I had the wonderful opportunity of introducing the Bible to a group of eighth grade girls. As a teacher, I plan my lessons to ask questions relative to today’s teenager to continue their involvement in class. After one of the video sessions in the T3 Teen Timeline by Mark Hart, we discussed what the Bible says regarding self-injury, which included tattoos, burning, and cutting. According to the video, the girls are called to help those in need. Little did I know the hidden issue of cutting in society would surface with such an active dialog. With shock and awe, I asked my class, to raise their hand if they knew someone that was cutting. In my class of sixteen, eleven girls raised their hands. My lesson plan was not ready for this redirection, but perhaps cutting’s impact on today’s youth is was something that needed to be addressed.
“Who knows someone who is a cutter?”
The hands rose slowly and with every one, the room got quieter. The girls were scared to admit what they see and hear. With a promise to help them, a twenty-minute conversation ensued. Disregarding a need to raise a hand, the questions began piggy-backing on one another. How can I help? What can I do? Where can I go? Will I get in trouble? Who do I tell? The girls were sharing things that left me speechless. I am not trained to offer mental health advice, but I could listen, take notes and get the answers they deserved. These girls did not know how to handle this in school, on the bus, in the neighborhood or at home. They did not know how to help and feared pain themselves. Until I could provide answers during the next week’s class, I requested any encounters be shared with their school counselor. I knew the school counselors are trained to handle this type of situation, and they can be an extra pair of eyes where a child spends seven hours of their day.
After class, I contacted the school counselor and the church youth director to share the journal of questions. I also shared in many situations the girls believed the parents do not know this is going on. If we could collectively save one life of self-injury, the request for help is worth it. Together, we can work to get this local epidemic under control.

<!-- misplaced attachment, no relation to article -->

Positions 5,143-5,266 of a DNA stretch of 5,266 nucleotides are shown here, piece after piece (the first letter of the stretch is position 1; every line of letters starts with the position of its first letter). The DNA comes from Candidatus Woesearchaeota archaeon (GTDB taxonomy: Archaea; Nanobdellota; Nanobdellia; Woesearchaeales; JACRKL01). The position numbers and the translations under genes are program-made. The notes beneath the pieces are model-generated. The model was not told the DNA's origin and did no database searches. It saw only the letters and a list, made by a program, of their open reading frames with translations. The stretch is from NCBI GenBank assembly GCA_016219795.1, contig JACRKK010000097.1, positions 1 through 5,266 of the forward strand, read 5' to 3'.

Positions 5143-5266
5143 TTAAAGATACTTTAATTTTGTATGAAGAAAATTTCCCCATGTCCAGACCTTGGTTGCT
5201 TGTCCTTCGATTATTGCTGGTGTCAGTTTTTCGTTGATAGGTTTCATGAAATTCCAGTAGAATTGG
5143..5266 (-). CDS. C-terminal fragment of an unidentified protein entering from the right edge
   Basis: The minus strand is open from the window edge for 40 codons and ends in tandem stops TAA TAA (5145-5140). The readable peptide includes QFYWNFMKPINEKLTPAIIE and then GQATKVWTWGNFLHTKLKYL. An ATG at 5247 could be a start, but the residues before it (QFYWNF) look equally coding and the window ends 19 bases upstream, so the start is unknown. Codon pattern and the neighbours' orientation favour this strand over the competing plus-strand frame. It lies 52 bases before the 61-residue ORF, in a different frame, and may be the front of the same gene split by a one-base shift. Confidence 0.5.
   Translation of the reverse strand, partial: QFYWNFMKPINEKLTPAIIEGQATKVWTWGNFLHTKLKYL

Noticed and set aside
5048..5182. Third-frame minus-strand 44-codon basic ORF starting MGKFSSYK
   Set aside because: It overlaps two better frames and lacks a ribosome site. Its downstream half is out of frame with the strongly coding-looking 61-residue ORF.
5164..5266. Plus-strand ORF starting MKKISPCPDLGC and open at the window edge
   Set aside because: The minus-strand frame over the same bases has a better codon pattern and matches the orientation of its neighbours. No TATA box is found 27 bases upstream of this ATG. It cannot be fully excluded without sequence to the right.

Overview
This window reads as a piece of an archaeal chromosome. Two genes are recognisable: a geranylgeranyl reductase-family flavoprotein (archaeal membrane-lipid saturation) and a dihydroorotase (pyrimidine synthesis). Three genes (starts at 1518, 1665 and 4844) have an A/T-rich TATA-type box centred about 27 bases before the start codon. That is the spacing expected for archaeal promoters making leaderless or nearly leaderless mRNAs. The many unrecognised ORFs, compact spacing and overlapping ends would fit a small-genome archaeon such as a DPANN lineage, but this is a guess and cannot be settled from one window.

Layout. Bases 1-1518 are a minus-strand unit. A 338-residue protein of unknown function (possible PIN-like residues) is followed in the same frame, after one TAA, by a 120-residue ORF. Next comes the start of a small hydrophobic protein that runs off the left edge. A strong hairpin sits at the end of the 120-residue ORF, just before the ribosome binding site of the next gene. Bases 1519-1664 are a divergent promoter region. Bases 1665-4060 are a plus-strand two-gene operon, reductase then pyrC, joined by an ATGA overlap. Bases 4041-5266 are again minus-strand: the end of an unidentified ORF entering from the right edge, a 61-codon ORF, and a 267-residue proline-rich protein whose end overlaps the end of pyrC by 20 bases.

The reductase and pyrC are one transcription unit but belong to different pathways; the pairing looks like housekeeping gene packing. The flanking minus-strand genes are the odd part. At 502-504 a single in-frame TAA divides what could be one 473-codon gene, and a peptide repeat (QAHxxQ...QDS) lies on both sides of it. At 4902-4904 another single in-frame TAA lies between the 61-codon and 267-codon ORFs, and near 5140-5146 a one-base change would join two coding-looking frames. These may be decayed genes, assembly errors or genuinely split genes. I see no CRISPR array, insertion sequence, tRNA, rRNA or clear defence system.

Both contacts responded quickly with stories of how cutting effects today’s youth. Yet they were quick to point out neither the school nor the church is equipped to handle these cases. Any form of self-injury is a sign of bigger issues, many of which are deep rooted that require the help of medical personnel. When an incident is noted, assistance brochures are given to the reporters. While the assistance and handouts are helpful, it does not address what we can do as a community to create awareness, when we need to call for medical support and what health insurance benefits apply.
Recognizing why and how people cut helps direct what assistance to provide. Here are some symptoms a self-injuring youth:
- Scars, such as from burns or cuts
- Fresh cuts, scratches, bruises or other wounds
- Broken bones
- Keeping sharp objects on hand
- Wearing long sleeves or long pants, even in hot weather
- Claiming to have frequent accidents or mishaps
- Spending a great deal of time alone
- Pervasive difficulties in interpersonal relationships
- Persistent questions about personal identity, such as “Who am I?” “What am I doing here?”
- Behavioral and emotional instability, impulsivity and unpredictability